The Minority New Patriotic Party (NPP) in Parliament is questioning the government why it is turning to Cuban doctors to save the precarious health situation in the country when a similar endeavour in the 80’s did not benefit the State.
“The experiment of inviting Cuban medical brigades when confronted with a similar situation in the 80’s was not beneficial to the State in the long run,” Dr. Richard Anane, Ranking Member of the Select Committee on Health, who addressed a press conference in Accra Thursday over the ‘State of Health Care Delivery Care in the country’, said.
On Tuesday, Health Minister, Alex Segbefia, announced that the Government of Ghana has contacted the Republic of Cuba to release 177 doctors to assist it with health care delivery as striking public doctors refuse to return to the consulting rooms.
Mr. Segbefia also revealed that other Cuban doctors who are already in the country and have completed their service will be retained.
This, he noted, will help “reduce the pressure in quasi-government hospitals.”
“As we work to protect lives and restore normalcy, we are also retaining all the Cuban doctors who have completed their rotation and were programmed to leave for Cuba,” Segbefia noted.
But the Minority argued that such a stop-gap measure would not help improve the situation caused by the striking doctors.
They therefore, advised the government to be guided by history and immediately take steps to win back the confidence of the Ghana Medical Association (GMA) to enable both parties return to the negotiation table and work out their difference amicably.
They also urged the government to give the GMA some level of assurance by granting them some of their demands to enable them return to work immediately whilst negotiations continue.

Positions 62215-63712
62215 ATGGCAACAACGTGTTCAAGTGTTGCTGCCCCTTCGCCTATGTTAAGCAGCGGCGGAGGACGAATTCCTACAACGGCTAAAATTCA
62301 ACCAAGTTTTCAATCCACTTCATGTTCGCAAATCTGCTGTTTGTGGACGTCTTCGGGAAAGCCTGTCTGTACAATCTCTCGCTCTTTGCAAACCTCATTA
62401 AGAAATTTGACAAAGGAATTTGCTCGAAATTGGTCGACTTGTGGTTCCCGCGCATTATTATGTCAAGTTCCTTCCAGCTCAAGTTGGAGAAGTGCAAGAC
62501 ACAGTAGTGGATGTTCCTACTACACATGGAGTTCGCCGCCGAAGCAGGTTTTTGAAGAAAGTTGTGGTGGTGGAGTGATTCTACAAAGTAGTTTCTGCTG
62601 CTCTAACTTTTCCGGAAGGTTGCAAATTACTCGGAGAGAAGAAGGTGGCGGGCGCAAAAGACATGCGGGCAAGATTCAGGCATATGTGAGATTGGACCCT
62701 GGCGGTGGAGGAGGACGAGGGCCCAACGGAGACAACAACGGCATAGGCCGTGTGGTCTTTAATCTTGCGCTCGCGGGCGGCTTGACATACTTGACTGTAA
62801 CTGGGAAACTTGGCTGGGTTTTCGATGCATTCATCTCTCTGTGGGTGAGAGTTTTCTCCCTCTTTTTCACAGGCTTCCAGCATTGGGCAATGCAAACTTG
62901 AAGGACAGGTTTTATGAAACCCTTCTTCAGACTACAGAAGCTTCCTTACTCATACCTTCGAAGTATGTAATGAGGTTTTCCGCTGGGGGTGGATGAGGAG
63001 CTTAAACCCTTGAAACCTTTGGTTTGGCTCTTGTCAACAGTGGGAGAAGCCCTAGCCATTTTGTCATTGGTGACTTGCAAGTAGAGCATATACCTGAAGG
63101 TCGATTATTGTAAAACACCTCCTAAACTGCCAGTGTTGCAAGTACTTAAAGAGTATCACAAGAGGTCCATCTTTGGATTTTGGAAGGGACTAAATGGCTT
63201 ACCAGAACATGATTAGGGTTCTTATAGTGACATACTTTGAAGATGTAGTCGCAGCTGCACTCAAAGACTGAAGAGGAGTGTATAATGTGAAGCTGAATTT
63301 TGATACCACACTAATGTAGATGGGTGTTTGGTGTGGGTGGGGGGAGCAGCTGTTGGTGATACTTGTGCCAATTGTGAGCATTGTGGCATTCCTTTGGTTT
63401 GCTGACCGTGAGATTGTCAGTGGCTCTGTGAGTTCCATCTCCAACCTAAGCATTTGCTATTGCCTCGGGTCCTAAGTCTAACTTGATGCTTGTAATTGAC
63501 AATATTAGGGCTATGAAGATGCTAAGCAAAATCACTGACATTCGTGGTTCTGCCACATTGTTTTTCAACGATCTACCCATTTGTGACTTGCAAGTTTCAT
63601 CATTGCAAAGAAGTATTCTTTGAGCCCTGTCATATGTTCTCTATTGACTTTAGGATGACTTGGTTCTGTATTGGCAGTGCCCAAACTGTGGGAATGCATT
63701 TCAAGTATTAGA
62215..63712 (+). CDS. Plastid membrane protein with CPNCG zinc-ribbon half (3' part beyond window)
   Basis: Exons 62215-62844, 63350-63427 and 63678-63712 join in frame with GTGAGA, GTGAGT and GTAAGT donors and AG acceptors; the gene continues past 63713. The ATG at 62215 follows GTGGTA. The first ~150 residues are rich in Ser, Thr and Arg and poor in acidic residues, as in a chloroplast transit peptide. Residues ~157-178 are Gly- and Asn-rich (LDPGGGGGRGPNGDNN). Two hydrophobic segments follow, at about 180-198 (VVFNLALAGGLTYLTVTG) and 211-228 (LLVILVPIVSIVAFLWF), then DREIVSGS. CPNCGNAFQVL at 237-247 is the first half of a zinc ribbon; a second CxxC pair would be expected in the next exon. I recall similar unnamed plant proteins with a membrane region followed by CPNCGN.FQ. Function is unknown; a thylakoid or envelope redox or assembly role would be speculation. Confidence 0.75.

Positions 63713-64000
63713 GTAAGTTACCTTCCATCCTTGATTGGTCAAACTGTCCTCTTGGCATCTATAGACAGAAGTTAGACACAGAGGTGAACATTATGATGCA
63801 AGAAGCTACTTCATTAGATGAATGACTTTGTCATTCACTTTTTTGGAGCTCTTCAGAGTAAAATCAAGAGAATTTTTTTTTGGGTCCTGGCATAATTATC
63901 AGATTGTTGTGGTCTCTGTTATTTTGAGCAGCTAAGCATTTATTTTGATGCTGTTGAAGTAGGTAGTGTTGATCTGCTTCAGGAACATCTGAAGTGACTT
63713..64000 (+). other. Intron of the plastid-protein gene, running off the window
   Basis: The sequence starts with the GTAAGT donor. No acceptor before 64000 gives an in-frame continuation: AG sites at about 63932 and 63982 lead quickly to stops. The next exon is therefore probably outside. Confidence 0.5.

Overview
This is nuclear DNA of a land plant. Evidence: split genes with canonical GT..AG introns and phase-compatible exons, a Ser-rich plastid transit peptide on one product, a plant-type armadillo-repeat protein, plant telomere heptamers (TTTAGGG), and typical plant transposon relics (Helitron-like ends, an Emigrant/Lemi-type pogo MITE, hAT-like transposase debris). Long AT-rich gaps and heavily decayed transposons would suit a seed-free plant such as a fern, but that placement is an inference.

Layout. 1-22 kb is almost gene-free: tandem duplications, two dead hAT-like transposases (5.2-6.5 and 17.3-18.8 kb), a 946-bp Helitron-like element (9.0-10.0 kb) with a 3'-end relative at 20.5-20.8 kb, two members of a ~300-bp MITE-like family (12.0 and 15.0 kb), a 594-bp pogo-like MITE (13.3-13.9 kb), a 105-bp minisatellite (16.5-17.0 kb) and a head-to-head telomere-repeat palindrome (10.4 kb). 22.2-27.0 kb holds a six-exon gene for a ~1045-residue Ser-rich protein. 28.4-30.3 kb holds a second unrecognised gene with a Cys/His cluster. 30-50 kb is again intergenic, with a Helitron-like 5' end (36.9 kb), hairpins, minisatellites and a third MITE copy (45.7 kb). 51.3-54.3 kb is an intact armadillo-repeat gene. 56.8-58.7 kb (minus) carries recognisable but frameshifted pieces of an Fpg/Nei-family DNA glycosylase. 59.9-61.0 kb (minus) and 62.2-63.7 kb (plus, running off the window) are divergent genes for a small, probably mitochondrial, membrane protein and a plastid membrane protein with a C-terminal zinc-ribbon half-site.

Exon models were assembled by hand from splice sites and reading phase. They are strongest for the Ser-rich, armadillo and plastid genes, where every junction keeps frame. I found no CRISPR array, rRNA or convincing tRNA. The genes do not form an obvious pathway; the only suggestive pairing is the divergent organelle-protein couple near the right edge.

That aside, they implored on the striking doctors to rescind their decision and return to the consulting rooms since lives lost can never be brought back to life when government meets their demands and they resume their normal duties.
The Ghana Medical Association (GMA), the umbrella body of public sectors doctors, has been on strike for three weeks now over their conditions of service.
Services to the OPDs and Emergency situations have all been grounded with the exception of in-patients (patients on admission).
The doctors have threatened to resign en masse if the government fails to grant them their demands.
Their negotiations with government have stalled, painting a gloomy picture about the situation.
The doctors are said to have rejected a proposal submitted to them last weekend.
Reports are rife that over 500 lives have been lost as a result of the situation.
The government has described the strike as illegal and noted that it cannot be coerced to heed to the demands of the doctors. Credit: Kasapafmonline.com